Dillon Gee has made three starts since returning from the disabled list, and after last night’s beating at the hands of the Brewers, two of them have been bad. In his past two starts, Gee has allowed ten earned runs over ten innings, struggling to keep the ball in the ballpark, having allowed three home runs.
“There’s no excuses,” Gee said. “There’s no excuse for me. It’s not that perplexing either. The ball’s just not coming out right the last couple of starts. I’ve been in this situation before. I’ve had bad starts before. I’m probably going to have some more sometime else in my career. The key is just try to bounce back as fast as you can.”
– Courtesy of ESPN New York
What caught my eye reading Gee’s comments after last night’s game was the thought that the “ball’s just not coming out right the last couple of starts.”
Gee missed nearly two months of baseball due to a strained right lat muscle. For those unfamiliar, the lat muscle is found in your back, and it extends up towards your arm. A strained lat on your pitching side, therefore, can affect your mechanics and throwing motion. Studies have shown that the lat muscle is most used just prior to the release of the baseball.
LD muscle stores energy during cocking phase to prepare for the large acceleration required before ball release.
– Hwai-Ting Lin (1,2), Fong-Chin Su (2), Terry K.K. Koo (1), Atsushi Yokota (1), Jun Hashimoto (3), Nozomu Inoue (1), Mari Nakamura (3), Katsuya Nobuhara (3), Edmund Y.S. Chao (1)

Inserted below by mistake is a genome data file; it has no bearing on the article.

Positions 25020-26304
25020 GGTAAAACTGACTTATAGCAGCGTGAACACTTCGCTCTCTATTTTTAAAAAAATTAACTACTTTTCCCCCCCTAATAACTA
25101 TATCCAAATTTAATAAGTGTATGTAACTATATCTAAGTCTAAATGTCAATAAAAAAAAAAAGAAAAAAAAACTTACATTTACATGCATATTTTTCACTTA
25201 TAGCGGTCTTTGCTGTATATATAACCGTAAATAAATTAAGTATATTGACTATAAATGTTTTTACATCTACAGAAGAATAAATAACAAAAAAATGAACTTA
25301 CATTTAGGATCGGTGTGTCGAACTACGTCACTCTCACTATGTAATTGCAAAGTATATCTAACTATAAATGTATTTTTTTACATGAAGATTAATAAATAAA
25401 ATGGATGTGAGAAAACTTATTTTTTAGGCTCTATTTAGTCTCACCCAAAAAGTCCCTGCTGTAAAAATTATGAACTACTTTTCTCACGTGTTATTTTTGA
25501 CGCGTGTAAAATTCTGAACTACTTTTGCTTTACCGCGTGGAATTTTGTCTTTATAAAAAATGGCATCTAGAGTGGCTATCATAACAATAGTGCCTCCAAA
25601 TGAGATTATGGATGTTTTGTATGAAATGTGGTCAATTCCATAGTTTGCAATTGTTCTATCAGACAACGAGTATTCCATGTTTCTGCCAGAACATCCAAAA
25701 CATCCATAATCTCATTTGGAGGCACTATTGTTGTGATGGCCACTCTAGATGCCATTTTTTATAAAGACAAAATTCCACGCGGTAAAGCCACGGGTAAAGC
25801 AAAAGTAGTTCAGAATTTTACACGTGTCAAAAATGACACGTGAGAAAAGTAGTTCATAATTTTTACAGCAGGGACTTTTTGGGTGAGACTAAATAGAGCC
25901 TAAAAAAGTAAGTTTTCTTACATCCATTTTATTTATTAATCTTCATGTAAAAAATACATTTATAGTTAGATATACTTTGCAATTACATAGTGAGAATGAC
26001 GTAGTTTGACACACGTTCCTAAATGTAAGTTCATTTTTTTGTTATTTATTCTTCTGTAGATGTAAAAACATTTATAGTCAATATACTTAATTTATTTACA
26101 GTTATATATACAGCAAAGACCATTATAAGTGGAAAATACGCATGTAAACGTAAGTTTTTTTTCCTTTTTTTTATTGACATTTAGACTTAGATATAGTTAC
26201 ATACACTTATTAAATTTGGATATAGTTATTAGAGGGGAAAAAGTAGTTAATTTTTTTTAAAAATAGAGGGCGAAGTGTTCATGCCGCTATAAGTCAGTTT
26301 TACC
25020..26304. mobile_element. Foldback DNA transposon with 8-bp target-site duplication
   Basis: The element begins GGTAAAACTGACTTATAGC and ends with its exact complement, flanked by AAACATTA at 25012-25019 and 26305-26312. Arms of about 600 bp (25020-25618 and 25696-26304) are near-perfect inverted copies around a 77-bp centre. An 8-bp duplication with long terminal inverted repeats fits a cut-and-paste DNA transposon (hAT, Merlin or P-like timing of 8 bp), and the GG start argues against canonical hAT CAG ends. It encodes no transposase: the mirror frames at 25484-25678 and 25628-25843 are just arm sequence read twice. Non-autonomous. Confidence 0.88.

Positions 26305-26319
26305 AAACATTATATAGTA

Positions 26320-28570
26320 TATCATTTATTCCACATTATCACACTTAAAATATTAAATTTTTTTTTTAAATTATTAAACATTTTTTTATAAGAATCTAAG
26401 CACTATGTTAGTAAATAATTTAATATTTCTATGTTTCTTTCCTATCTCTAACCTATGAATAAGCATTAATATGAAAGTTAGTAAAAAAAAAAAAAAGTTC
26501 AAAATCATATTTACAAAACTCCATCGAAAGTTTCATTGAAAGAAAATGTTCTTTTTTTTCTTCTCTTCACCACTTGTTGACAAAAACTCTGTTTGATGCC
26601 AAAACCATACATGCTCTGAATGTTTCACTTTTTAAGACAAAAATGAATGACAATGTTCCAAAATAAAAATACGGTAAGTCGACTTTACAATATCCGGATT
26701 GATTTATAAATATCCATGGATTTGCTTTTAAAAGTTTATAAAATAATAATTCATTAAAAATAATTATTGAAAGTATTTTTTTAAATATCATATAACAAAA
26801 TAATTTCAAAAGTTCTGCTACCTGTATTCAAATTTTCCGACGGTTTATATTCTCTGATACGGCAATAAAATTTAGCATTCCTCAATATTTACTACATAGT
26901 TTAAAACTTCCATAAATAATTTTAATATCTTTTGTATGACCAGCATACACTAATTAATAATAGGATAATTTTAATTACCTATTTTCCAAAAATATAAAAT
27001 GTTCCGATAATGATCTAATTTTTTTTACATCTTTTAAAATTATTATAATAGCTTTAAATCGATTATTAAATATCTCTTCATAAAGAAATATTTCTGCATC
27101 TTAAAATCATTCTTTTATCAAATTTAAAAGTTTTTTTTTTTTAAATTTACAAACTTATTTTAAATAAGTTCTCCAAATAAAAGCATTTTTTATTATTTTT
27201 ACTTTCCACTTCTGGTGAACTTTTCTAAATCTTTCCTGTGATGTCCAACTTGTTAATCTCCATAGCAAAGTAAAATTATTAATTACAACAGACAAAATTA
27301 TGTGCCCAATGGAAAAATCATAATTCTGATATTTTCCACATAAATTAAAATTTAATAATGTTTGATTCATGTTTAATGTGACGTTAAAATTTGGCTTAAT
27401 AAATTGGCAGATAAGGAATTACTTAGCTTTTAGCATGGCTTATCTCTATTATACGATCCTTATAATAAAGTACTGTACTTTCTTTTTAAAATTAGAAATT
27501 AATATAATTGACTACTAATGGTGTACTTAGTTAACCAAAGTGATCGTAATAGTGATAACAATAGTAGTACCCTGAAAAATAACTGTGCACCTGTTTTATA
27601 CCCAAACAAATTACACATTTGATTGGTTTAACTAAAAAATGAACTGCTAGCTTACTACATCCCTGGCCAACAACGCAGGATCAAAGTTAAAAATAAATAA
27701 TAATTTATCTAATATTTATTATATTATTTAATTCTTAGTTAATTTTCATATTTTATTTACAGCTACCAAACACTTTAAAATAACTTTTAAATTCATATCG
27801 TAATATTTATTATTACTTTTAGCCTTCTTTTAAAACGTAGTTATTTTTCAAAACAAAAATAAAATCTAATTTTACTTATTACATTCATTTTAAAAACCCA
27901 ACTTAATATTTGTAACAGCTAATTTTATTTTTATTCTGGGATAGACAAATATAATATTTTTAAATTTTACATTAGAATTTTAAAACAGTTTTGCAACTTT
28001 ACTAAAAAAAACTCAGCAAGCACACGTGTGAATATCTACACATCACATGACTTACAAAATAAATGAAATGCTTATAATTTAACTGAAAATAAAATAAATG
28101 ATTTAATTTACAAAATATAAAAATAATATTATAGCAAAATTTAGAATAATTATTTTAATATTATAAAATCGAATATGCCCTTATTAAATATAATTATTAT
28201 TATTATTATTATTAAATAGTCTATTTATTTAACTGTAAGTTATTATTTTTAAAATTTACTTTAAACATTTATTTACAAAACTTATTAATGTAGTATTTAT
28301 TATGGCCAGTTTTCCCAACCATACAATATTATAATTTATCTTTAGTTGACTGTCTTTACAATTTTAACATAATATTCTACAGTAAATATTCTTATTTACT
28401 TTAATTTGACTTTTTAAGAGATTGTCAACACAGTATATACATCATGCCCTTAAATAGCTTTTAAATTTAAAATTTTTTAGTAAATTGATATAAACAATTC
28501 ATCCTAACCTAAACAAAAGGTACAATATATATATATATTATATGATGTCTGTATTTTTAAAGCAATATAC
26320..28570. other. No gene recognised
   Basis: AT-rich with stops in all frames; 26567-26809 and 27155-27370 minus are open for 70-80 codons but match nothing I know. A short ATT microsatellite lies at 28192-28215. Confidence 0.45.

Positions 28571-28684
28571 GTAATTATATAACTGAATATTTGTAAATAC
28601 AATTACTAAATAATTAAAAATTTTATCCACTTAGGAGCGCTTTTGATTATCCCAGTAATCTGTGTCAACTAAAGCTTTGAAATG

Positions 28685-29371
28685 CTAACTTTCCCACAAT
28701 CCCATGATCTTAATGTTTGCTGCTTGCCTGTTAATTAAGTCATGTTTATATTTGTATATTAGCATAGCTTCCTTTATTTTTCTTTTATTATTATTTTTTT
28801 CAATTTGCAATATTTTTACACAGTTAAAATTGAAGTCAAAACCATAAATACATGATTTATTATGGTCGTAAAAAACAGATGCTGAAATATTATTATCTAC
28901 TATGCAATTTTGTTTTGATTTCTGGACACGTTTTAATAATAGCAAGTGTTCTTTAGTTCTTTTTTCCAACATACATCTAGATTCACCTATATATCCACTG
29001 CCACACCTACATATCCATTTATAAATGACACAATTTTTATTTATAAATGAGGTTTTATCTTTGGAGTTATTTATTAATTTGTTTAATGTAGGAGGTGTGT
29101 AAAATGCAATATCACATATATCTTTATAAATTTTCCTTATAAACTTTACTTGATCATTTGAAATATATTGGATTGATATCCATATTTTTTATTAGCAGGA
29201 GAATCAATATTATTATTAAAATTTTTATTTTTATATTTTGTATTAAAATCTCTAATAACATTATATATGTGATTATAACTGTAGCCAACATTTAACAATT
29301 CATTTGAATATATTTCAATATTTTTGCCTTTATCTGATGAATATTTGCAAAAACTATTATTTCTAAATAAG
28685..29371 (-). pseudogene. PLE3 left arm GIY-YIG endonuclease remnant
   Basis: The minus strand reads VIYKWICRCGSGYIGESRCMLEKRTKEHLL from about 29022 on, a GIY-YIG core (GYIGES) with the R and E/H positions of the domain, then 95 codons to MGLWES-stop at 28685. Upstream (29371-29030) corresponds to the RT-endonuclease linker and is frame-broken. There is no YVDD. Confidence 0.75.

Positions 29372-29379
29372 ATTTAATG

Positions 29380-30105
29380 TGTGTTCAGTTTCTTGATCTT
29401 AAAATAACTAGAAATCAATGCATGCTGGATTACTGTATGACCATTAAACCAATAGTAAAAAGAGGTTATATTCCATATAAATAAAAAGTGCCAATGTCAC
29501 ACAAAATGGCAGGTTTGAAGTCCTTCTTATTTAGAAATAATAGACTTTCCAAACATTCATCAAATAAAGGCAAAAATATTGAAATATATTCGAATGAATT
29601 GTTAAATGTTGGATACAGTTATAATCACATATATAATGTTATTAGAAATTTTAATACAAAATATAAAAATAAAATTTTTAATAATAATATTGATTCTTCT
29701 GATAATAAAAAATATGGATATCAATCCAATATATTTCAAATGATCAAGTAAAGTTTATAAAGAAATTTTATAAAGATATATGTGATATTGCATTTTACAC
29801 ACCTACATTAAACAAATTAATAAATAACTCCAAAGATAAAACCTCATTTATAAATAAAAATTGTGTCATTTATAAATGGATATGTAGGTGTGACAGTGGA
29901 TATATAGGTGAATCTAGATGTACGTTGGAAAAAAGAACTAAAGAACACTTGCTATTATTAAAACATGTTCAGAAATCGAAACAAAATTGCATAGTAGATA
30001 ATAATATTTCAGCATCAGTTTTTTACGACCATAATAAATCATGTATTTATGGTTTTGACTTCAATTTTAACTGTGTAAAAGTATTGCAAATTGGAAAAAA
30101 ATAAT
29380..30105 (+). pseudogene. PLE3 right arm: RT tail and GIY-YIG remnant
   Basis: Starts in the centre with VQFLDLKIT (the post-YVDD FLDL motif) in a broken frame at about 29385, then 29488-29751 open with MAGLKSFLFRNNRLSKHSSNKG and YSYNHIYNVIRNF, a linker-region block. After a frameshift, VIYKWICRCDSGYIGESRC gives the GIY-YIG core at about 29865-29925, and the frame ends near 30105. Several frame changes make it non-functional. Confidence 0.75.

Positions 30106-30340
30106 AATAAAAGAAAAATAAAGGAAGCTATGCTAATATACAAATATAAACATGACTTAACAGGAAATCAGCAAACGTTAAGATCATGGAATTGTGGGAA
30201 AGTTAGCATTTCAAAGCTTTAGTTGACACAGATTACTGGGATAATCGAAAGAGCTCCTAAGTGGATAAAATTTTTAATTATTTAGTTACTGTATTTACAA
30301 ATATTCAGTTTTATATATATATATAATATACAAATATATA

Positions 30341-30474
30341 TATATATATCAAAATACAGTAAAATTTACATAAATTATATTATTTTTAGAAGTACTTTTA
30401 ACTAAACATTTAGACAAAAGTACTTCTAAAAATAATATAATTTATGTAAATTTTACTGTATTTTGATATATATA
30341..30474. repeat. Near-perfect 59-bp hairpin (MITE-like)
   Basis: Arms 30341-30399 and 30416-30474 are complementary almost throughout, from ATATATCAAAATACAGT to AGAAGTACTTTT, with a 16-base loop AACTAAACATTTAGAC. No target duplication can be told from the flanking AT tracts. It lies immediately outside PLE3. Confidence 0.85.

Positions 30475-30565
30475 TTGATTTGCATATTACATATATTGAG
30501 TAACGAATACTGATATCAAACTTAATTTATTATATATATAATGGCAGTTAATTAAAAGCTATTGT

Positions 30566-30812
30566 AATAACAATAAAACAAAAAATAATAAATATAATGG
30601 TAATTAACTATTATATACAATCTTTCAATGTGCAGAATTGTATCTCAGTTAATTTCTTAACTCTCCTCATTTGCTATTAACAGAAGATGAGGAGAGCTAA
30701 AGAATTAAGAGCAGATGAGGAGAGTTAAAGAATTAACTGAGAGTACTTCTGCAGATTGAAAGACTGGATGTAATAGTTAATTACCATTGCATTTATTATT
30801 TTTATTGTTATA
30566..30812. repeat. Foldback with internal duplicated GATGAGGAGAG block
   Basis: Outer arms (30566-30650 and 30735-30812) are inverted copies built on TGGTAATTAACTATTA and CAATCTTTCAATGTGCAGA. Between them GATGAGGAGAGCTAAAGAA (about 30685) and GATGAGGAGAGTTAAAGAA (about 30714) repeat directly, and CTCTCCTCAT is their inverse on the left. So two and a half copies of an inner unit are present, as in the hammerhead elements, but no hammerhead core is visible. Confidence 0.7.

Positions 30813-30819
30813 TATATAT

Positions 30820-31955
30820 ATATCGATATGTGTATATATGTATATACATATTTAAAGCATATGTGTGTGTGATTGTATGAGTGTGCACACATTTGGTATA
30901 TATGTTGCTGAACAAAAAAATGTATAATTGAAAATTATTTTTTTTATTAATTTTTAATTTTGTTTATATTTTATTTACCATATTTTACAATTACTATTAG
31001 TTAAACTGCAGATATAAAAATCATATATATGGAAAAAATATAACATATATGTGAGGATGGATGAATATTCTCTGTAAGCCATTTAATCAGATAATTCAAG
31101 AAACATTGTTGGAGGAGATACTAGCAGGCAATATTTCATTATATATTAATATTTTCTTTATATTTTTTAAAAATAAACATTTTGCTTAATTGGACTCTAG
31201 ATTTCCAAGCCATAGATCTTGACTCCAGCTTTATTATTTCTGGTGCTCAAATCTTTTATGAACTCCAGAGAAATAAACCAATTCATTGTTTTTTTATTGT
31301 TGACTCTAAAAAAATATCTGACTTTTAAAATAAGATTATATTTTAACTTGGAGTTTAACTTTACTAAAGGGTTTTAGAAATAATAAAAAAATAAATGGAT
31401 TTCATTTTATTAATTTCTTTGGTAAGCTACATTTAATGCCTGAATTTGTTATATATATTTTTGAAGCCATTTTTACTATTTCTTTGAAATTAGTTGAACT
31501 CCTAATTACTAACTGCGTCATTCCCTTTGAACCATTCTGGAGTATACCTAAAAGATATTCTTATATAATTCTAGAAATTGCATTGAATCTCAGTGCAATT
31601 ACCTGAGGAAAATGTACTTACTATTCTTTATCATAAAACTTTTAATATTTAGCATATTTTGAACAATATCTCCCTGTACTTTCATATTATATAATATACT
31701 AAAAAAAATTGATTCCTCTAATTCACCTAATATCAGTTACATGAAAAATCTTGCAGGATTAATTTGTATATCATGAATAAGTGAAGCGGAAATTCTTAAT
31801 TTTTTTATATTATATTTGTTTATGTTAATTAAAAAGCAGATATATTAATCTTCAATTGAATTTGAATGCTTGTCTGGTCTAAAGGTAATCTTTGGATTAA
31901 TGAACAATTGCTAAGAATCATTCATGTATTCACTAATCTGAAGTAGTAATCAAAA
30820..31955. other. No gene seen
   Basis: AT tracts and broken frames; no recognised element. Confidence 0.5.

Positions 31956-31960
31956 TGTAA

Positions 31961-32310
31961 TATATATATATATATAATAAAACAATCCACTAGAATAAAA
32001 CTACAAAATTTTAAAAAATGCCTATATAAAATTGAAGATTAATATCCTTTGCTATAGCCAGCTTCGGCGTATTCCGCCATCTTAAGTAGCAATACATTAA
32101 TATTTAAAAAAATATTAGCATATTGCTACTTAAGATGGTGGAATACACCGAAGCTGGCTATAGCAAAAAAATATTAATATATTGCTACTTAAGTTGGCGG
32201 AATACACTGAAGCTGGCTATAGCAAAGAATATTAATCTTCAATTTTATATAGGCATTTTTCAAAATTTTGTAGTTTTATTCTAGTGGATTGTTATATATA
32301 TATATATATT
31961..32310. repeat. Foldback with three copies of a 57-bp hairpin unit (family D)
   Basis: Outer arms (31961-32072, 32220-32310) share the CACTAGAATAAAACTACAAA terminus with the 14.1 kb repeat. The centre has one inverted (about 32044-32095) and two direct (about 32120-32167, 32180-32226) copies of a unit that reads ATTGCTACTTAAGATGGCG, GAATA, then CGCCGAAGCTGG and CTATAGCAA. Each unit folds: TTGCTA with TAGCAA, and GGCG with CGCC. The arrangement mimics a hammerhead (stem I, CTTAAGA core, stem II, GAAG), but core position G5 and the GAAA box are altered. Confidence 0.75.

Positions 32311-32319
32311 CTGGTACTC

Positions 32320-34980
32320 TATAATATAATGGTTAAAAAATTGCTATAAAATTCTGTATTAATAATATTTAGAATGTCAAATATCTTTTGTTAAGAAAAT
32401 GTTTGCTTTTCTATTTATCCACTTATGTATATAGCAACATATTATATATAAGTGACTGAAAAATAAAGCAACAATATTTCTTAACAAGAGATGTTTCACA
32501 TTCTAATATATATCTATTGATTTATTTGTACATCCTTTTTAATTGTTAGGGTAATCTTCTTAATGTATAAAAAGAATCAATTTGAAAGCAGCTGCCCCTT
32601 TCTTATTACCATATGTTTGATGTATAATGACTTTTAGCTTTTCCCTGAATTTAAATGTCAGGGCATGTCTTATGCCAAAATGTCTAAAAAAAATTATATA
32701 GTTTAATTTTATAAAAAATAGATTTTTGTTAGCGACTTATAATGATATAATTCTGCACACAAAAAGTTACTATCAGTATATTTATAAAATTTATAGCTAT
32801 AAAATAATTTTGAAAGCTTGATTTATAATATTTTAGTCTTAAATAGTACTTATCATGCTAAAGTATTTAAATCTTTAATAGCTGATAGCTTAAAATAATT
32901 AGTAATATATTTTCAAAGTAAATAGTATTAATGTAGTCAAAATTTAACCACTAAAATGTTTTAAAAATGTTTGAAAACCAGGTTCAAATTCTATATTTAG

While Gee checked out healthy upon his return, it seems that he may be overcompensating for his injury. As he suggested, the ball is definitely coming out different on release. We can see below Gee’s vertical release point before and after the injury.
Before his injury, Gee was releasing most of his pitches much lower than he has since returning. As a consequence, his four-seam fastball, the pitch he uses most often, has lost some movement. Typically, his four-seam moves towards right-handed hitters with a horizontal movement of about 4.5 inches. In July, it is only moving 2.9 inches, which is the lowest monthly total of his career. His vertical movement has also been affected by the higher release point. He seems to be aiming the pitch lower in the zone to compensate for less movement.
And as a result of his four-seam falling flat, opposing hitters are teeing off against it.
Statistics courtesy of Brooks Baseball.
The good news is that Gee recognizes the problem in his release point, which, hopefully, means he can remedy it soon. What the Mets need to be cautious of, is that he isn’t still feeling sore in his right lat, which is suggestive in Gee’s higher release point since returning to the rotation.